“The sultan held Vlad and his brother as hostages to ensure that their father, Vlad II, behaved himself in the ongoing war between Turkey and Hungary,” said historian Elizabeth Miller. While the two boys were treated decently, being taught in science and philosophy as their father returned to Wallachia, Vlad III felt reasonable hostility towards his captivity. It came to a head when Vlad Dracula was ousted as ruler of his country and later killed by noblemen. Vlad III made it his mission to reclaim his late father’s seat from Vladislav II, which he did for a mere two months before the latter returned from the Balkans to reclaim his throne.
In the years after, Vlad III switched teams and severed his ties from Ottoman governors to obtain military support from King Ladislaus V of Hungary. After the fall of Constantinople in 1454, he achieved his goals and was named voivode of Wallachia in 1456. That’s when the bloodshed began.
How did Vlad Dracula get his name?
Tales of Vlad III’s lust for blood have been told for centuries. One tells of two Catholic monks that he had impaled to “assist them in their journey to heaven,” before butchering their donkey as well. Another time, diplomatic envoys declined to remove their hats for religious reasons upon a meeting with the voivode, only for Vlad to keep the hats forever on their heads by nailing them to their skulls. Perhaps one of the most famous, however, is the time that Vlad III invited hundreds of unsuspecting and feuding boyars to dinner – before having them stabbed and then impaling their still-twitching bodies. Red Wedding from Game of Thrones vibes, anyone? The most widely-believed reason for the dinner massacre was that the boyars were causing strife and dysfunction amongst the land, and Vlad simply did what he had to do… but we’re more inclined to believe that he just liked the violence and power that came with it.
“I have killed peasants, men and women, old and young, who lived at Oblucitza and Novoselo, where the Danube flows into the sea,” Vlad III wrote to a military ally in the late 1400’s. “We killed 23,884 Turks, without counting those whom we burned in homes or the Turks whose heads were cut by our soldiers.” His body count is believed to be around 80,000 – with 20,000 being impaled and put on display in the city. The violence continued until his death in the 1470’s.
How did Vlad Dracula inspire Dracula?
As you can see, Count Dracula and Vlad Dracula aren’t exactly the same person. The two biggest similarities are likely a surname and sensational taste for blood, but they share other traits as well. The Transylvanian setting, reputation as an outcast, and desire for vengeance are just a few other mutual characteristics between the Romanian prince and the classic horror icon. Was Dracula a real person? Not exactly, but he had a beautifully bloodthirsty real-life inspiration!
I am a lifelong pop culture junkie with immense passion for all forms of art and entertainment. On a typical weekend, I can be found at a concert or musical, chasing ghosts on the Haunted Mansion at Disneyland, or watching way too many makeup tutorials on YouTube.
History is littered with questions as to the validity of extremism in art and media. Traditional English-speaking sensibilities all but protect us from the taboo-destroying underground world of experimental cinema, a place until now reserved for those who were prepared for a deep-dive into their local video rental store or, more recently, the internet. That being said, if I see that a horror film originated in the likes of France, Japan or Korea, to name a few, I know I may be in for a bit of a ride. At least I could be about to see something I had, through cultural linearity, never seen before. When I discovered Arrow Video’s release of We Are The Flesh (2016) promising an extreme and uninhibited French-Mexican horror experience, I was cautiously optimistic.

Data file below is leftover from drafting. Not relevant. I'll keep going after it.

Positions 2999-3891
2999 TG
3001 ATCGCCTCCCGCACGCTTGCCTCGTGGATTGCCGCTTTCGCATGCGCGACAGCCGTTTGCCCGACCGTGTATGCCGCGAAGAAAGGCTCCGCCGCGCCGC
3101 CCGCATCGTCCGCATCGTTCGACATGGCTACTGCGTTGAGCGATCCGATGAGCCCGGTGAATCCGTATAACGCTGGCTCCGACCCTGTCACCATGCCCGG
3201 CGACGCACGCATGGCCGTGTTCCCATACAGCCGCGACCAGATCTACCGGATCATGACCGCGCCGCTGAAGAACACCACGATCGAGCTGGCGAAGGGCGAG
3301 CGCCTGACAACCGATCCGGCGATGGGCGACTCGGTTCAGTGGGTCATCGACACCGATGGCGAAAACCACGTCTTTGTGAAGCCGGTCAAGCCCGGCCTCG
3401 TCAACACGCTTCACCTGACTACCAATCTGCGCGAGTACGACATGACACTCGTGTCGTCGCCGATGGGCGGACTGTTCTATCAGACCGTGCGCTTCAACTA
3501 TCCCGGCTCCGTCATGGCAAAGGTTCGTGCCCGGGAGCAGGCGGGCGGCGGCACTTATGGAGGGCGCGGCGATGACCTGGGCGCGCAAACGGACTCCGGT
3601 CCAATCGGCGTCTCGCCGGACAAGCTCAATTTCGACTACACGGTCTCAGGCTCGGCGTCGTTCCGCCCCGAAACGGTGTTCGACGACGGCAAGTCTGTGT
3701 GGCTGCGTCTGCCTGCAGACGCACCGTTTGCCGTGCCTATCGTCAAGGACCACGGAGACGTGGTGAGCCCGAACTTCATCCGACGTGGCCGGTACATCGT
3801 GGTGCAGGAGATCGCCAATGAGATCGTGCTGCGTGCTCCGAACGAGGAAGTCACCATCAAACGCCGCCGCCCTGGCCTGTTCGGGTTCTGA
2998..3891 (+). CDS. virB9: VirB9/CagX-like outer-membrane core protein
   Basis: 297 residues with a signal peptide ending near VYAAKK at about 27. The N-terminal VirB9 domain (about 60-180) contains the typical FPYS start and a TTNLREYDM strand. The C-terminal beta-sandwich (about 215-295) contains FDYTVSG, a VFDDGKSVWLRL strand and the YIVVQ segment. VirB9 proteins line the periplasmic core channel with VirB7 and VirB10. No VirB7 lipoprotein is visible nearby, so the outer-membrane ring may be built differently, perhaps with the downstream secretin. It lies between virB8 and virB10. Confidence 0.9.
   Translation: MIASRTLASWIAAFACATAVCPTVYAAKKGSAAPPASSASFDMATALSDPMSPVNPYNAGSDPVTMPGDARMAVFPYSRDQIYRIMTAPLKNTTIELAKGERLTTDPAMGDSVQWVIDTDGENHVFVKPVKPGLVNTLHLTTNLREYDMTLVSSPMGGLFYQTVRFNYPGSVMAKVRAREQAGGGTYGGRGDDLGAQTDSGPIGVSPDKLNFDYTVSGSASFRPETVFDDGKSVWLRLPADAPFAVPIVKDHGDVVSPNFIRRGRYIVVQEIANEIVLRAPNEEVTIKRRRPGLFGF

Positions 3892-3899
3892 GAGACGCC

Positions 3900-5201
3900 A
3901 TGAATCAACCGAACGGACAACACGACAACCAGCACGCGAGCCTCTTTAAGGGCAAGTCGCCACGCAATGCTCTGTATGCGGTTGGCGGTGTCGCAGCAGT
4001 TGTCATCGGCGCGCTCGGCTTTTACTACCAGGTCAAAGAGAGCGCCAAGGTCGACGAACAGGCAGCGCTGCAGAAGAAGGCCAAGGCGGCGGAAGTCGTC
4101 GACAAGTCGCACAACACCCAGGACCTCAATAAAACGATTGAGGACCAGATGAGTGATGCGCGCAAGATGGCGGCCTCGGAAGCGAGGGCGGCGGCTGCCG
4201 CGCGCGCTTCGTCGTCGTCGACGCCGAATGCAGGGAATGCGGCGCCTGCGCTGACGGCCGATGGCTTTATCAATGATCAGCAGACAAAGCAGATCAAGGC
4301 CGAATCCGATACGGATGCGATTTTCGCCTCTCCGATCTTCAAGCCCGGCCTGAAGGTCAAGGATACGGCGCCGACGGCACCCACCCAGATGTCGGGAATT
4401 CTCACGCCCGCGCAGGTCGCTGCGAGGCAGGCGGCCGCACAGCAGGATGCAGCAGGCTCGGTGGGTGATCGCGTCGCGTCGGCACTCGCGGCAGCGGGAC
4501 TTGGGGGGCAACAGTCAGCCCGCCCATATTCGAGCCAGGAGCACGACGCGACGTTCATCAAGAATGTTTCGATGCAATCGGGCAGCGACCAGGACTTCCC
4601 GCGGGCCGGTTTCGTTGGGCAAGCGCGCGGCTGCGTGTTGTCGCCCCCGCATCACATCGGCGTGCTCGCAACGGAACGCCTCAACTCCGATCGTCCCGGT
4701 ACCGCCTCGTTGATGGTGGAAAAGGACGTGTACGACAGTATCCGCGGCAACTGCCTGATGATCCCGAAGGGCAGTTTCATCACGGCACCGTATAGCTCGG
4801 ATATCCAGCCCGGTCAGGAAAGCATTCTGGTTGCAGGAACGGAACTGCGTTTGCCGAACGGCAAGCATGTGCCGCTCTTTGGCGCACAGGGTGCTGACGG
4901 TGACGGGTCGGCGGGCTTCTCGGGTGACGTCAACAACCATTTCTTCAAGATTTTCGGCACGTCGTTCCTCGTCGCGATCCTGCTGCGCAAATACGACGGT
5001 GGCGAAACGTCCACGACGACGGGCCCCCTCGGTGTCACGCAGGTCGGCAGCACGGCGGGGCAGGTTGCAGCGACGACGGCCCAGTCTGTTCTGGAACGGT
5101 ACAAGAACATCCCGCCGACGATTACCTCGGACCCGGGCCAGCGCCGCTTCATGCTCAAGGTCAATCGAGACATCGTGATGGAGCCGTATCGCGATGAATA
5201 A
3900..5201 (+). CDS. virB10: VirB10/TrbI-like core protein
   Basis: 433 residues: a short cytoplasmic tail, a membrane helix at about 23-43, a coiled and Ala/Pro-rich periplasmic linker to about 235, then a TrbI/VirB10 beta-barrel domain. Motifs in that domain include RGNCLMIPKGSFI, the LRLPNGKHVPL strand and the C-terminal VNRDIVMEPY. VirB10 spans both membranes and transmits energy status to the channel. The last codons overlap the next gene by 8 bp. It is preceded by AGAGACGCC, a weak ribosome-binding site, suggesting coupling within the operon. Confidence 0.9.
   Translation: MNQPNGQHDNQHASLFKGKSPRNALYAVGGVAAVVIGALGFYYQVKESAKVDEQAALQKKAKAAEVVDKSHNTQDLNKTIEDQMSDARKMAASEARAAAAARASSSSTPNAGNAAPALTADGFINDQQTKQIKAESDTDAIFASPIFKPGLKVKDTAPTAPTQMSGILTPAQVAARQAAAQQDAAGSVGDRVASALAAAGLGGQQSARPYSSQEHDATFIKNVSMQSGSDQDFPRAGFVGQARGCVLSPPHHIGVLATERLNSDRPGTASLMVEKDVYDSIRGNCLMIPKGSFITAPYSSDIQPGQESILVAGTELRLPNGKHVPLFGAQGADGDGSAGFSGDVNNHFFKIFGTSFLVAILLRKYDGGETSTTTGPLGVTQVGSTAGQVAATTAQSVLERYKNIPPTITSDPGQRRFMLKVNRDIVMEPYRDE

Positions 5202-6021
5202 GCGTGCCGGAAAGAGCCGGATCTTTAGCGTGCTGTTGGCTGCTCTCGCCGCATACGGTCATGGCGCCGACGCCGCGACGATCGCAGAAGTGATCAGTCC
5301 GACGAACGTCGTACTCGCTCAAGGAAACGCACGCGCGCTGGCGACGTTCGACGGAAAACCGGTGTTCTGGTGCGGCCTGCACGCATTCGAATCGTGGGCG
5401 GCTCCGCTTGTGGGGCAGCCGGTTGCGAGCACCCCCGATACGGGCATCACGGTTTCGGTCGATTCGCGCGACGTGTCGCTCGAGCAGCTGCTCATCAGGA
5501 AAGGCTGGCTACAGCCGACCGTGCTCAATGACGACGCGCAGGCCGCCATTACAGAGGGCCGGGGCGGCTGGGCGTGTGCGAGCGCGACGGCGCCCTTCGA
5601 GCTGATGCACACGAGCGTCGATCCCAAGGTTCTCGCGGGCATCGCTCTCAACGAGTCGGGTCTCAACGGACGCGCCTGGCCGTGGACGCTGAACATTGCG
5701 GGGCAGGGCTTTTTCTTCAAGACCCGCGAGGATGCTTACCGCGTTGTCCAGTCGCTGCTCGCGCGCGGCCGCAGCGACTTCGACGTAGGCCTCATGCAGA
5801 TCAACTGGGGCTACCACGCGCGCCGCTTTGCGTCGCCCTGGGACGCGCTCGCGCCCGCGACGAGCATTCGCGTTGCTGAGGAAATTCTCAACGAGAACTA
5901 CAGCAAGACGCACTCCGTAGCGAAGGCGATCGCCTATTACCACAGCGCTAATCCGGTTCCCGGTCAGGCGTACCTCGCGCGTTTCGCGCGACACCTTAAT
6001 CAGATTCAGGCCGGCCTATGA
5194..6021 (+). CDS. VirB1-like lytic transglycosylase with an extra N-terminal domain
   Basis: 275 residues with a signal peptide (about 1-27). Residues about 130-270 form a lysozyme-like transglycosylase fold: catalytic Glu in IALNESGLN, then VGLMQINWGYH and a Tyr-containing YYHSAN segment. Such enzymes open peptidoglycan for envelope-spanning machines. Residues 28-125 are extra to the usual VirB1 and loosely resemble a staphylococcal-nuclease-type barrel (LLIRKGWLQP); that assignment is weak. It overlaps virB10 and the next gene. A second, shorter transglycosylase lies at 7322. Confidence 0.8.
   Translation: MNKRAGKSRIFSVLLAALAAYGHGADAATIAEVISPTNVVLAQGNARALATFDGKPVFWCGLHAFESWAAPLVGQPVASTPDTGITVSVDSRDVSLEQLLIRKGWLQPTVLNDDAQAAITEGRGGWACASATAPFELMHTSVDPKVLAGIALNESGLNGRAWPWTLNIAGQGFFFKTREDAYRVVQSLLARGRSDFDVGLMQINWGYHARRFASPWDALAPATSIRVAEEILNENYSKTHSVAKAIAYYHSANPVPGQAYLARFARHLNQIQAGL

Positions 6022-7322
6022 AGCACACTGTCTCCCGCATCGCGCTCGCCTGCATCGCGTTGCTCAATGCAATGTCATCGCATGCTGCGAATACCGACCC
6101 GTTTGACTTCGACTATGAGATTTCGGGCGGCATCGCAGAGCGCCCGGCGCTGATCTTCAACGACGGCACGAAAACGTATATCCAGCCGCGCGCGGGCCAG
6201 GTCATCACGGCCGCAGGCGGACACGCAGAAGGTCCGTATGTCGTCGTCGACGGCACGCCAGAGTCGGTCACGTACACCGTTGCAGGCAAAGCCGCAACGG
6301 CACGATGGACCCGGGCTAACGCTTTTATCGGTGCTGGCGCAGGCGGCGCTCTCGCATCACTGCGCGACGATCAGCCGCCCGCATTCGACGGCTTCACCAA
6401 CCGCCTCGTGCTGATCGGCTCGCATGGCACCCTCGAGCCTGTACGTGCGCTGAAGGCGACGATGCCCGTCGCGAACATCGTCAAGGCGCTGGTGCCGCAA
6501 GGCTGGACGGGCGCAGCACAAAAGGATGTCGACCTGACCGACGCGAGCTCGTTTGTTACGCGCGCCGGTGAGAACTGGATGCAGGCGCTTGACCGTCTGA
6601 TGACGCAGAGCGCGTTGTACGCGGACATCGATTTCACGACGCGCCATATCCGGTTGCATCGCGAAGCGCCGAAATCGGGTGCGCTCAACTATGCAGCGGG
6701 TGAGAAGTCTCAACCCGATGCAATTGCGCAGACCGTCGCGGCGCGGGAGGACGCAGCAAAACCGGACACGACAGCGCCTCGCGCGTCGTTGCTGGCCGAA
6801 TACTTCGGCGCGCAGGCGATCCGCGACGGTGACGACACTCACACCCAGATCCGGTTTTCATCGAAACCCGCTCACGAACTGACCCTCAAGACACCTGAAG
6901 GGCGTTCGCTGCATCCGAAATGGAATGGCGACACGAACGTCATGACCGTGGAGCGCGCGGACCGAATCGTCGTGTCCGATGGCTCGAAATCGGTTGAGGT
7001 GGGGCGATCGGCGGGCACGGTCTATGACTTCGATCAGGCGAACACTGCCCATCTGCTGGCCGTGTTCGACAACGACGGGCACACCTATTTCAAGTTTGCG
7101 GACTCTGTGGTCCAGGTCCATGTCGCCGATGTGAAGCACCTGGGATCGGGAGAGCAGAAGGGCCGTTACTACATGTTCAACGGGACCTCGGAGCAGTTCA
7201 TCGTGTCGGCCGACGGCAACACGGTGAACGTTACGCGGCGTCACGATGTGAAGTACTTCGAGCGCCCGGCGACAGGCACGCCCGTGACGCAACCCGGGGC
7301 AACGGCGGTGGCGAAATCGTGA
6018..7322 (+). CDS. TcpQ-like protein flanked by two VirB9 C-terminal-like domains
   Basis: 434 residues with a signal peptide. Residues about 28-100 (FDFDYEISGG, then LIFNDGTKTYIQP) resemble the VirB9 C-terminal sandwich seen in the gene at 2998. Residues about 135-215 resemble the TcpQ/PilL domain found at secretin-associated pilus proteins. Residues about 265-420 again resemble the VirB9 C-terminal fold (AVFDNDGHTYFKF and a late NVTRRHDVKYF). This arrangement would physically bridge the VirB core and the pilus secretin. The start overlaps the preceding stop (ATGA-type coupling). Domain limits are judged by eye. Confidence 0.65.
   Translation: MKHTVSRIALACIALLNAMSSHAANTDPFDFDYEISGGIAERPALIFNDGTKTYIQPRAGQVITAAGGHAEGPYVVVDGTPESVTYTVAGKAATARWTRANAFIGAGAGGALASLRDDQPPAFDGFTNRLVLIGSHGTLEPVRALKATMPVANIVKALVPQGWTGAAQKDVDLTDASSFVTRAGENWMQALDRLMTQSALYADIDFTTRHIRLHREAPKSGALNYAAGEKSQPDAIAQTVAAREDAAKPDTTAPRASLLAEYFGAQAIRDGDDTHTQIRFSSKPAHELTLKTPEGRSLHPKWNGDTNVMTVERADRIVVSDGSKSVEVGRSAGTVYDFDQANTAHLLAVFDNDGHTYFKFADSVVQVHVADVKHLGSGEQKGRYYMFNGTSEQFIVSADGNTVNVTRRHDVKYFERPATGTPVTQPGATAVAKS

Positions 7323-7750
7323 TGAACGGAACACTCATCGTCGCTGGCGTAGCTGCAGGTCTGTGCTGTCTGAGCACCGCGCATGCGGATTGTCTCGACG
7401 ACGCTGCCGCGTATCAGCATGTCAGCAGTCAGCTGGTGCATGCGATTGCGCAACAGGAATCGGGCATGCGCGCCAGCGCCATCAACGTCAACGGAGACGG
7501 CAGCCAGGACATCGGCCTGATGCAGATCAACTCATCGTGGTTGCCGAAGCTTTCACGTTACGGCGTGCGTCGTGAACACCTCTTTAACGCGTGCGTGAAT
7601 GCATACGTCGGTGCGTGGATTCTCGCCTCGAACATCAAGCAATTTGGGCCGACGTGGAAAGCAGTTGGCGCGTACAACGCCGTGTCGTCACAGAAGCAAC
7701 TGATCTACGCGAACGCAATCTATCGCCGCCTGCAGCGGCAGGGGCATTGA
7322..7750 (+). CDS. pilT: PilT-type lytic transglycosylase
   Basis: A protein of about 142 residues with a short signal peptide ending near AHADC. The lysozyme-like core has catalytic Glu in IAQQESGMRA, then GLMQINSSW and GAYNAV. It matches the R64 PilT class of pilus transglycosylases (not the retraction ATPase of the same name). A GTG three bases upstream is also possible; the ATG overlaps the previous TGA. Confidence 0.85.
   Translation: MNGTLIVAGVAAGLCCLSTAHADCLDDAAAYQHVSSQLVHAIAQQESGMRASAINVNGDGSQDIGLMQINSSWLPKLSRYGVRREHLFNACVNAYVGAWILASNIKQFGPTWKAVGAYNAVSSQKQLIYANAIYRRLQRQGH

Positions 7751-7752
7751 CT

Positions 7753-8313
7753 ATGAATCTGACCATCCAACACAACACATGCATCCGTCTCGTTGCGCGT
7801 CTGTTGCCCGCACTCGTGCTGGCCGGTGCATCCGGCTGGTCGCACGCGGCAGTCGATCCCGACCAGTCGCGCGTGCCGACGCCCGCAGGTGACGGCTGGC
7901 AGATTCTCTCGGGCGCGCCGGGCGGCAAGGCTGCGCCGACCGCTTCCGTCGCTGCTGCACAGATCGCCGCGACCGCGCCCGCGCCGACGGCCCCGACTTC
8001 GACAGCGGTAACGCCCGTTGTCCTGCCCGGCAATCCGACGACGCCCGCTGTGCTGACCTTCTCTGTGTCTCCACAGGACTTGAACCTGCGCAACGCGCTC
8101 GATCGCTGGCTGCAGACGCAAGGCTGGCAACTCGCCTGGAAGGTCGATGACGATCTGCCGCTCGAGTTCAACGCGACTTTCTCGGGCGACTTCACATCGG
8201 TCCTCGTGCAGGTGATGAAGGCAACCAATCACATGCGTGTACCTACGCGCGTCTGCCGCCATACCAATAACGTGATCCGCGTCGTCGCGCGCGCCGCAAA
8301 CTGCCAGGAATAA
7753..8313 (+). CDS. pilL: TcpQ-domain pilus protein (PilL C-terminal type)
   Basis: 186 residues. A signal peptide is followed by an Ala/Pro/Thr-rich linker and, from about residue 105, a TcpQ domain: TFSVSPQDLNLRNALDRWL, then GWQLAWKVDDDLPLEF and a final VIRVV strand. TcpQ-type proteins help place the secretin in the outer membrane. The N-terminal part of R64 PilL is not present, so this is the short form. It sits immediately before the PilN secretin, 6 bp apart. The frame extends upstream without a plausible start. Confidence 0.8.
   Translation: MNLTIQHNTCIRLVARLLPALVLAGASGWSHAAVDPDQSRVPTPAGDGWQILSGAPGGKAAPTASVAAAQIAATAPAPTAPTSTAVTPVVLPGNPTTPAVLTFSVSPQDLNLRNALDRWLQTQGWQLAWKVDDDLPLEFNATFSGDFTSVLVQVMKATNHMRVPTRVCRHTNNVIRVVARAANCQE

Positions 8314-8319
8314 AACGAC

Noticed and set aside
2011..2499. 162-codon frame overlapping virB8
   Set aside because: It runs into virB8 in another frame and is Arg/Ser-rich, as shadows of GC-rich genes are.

Written and directed by Emiliano Rocha Minter, it’s a gleefully depraved slice of post-apocalyptic experimentalism. Beginning with a brother and sister (played by Diego Galamiel and María Evoli, respectively) discovering the makeshift lair of a primitive loner (Noé Hernández) after wandering a seemingly ruined city for ‘days’, the loner offers them refuge under his own, as of yet unknown conditions. Before long the ethos of this energetic stanger has leached fully into their minds, as well as our own, and from here We Are The Flesh consistently ups the ante until we’re sure we’ve seen it all. Displaying shockingly brash instances of sex, torture, murder and cannibalism, one would be forgiven for assuming that this is simply another exercise in shock horror and likely deserves the dreaded ‘Torture-Porn’ moniker.
What Genre is We Are the Flesh?
The fact is, Minter’s directorial feature debut is far too intelligent to fall into such derogatory categories. The full commitment to its views, monologued with gusto by Hernández, completely backs the primordial hedonism to follow. As he bangs his drum and screams of deep phenomenology and the freedom of primitive chaos, viewers can’t help but be sucked into his words, nodding along and cheering for things that would have otherwise disgusted them. The core themes of his diatribes being isolation and the liberation it has afforded him, these matters could not be more apt for times like these. Rather than condemn his seclusion, he describes its effects with violently joyous energy. He speaks lovingly of mankind’s dual and savage nature as beasts who only suppress their most ancient of instincts, urging his new acquaintances to do away with the thin frameworks of moral decency that only other people held in front of them.